Young man in sleepwear suffering from headache in morning

  1. You feel fatigued. Sure everyone has episodes where they wake up and feel exhausted. However, a continual pattern of waking up tired could be a sign of physical depression.
  2. Your body hurts more. You feel as if your nerves are exposed, and you have a lower pain tolerance than normal.
  3. You have back pain.It's easy for us to believe our back pain results from poor posture, but it could be physical depression. Research shows a possible connection between inflammation in our bodies and depression.
  4. You're experiencing an increase in headaches. If you notice you're getting more headaches that aren't connected to a new stress, it may be depression.
  5. You think your vision has changed. Physical depression can cause differences in seeing black and white.
  6. You have unexplained stomach pain.Pain that increases when you're stressed and isn't related to gas or menstrual cramps could signify depression.
  7. You struggle with digestive issues.Emotions that come with depression can cause an imbalance in our digestive tracts.
  8. You get sick more often.Depression can cause a lowered immune system.
  9. Your blood pressure is on the rise. Depression can cause us to be under a lot of stress, which can increase our blood pressure.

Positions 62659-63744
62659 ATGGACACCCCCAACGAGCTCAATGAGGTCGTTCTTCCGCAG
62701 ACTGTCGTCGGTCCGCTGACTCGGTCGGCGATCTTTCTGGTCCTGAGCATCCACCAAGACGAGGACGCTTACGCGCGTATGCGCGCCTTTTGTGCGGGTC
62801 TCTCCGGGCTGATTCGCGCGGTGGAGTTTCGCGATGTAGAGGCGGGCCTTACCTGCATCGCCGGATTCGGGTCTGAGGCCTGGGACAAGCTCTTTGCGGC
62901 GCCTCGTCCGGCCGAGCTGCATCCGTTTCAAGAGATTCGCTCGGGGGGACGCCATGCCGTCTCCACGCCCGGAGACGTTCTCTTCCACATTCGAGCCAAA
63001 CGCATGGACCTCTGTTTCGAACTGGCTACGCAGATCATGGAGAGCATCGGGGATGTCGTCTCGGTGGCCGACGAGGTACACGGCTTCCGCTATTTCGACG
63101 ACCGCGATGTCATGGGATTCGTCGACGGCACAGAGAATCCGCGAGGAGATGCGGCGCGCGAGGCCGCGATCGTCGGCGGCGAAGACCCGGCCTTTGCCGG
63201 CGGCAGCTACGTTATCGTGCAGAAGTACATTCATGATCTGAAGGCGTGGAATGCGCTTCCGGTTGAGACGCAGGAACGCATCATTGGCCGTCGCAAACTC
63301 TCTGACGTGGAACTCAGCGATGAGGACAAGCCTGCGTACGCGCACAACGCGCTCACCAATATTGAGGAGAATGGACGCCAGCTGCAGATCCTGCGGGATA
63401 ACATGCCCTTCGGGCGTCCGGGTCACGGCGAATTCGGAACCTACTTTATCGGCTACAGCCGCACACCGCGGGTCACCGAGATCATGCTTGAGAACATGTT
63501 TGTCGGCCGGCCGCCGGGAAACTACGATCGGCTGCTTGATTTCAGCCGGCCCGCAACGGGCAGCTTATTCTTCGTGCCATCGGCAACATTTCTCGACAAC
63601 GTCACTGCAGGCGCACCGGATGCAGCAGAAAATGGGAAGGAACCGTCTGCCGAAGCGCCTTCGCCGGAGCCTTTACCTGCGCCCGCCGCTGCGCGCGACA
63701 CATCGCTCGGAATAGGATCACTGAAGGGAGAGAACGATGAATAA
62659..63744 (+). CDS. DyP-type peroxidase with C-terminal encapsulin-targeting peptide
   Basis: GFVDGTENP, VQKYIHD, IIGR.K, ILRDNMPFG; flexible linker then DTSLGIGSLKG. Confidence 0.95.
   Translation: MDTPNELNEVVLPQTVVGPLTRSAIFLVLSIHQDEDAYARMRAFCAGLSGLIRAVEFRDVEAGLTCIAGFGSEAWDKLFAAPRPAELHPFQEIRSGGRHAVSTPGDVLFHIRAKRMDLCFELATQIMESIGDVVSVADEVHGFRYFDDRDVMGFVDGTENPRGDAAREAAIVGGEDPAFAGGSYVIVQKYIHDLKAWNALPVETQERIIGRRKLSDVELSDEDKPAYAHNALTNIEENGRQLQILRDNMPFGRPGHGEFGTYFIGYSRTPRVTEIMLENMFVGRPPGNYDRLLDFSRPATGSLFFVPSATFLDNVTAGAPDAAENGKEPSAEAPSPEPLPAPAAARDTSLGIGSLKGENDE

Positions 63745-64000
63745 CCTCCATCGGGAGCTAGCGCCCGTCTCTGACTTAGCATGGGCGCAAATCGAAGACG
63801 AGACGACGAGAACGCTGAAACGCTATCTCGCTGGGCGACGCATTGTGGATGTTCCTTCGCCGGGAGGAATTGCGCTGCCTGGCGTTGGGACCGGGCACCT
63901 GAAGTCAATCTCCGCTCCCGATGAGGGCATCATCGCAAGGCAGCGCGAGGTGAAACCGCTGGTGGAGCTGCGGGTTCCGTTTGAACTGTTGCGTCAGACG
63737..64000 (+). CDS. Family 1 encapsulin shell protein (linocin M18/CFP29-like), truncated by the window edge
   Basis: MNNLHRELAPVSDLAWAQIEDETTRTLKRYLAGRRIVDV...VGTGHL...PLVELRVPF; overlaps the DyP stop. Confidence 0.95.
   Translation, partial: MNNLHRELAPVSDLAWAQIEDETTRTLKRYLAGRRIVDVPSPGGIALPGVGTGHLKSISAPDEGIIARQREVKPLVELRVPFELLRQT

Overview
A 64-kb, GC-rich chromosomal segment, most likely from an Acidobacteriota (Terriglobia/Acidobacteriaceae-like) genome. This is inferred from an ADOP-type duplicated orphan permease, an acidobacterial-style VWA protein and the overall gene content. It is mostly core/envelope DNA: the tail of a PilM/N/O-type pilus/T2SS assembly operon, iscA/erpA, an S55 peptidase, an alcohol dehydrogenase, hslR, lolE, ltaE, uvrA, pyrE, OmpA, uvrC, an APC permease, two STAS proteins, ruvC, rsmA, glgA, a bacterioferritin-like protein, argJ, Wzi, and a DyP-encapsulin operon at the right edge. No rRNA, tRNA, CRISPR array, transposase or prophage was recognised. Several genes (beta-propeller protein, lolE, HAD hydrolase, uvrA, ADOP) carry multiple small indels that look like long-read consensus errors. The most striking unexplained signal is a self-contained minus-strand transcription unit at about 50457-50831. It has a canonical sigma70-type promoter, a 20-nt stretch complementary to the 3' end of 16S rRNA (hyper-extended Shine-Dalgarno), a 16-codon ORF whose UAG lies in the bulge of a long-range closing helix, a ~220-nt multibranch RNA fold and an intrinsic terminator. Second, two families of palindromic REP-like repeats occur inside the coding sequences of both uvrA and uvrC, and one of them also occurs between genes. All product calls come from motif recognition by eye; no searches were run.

10. Yourweight is changing. When you experience depression, you are more likely to overindulge in junk food or eat less than you should. An unhealthy diet due to depression can lead to other diseases, such as type 2 diabetes.
  11. You have a loss of libido.
  12. You're diagnosed with Heart disease. Depression can cause stress hormones to speed your heart rate and constrict blood vessels. When you live with depression, if left untreated, it can lead to heart disease.
  13. You have an ulcer. Depression can cause an increase in stomach acid, which can cause ulcers
  14. You struggle with GERD. Depression can cause us to have anxiety, which can increase the chance of gastroesophageal reflux disease (GERD)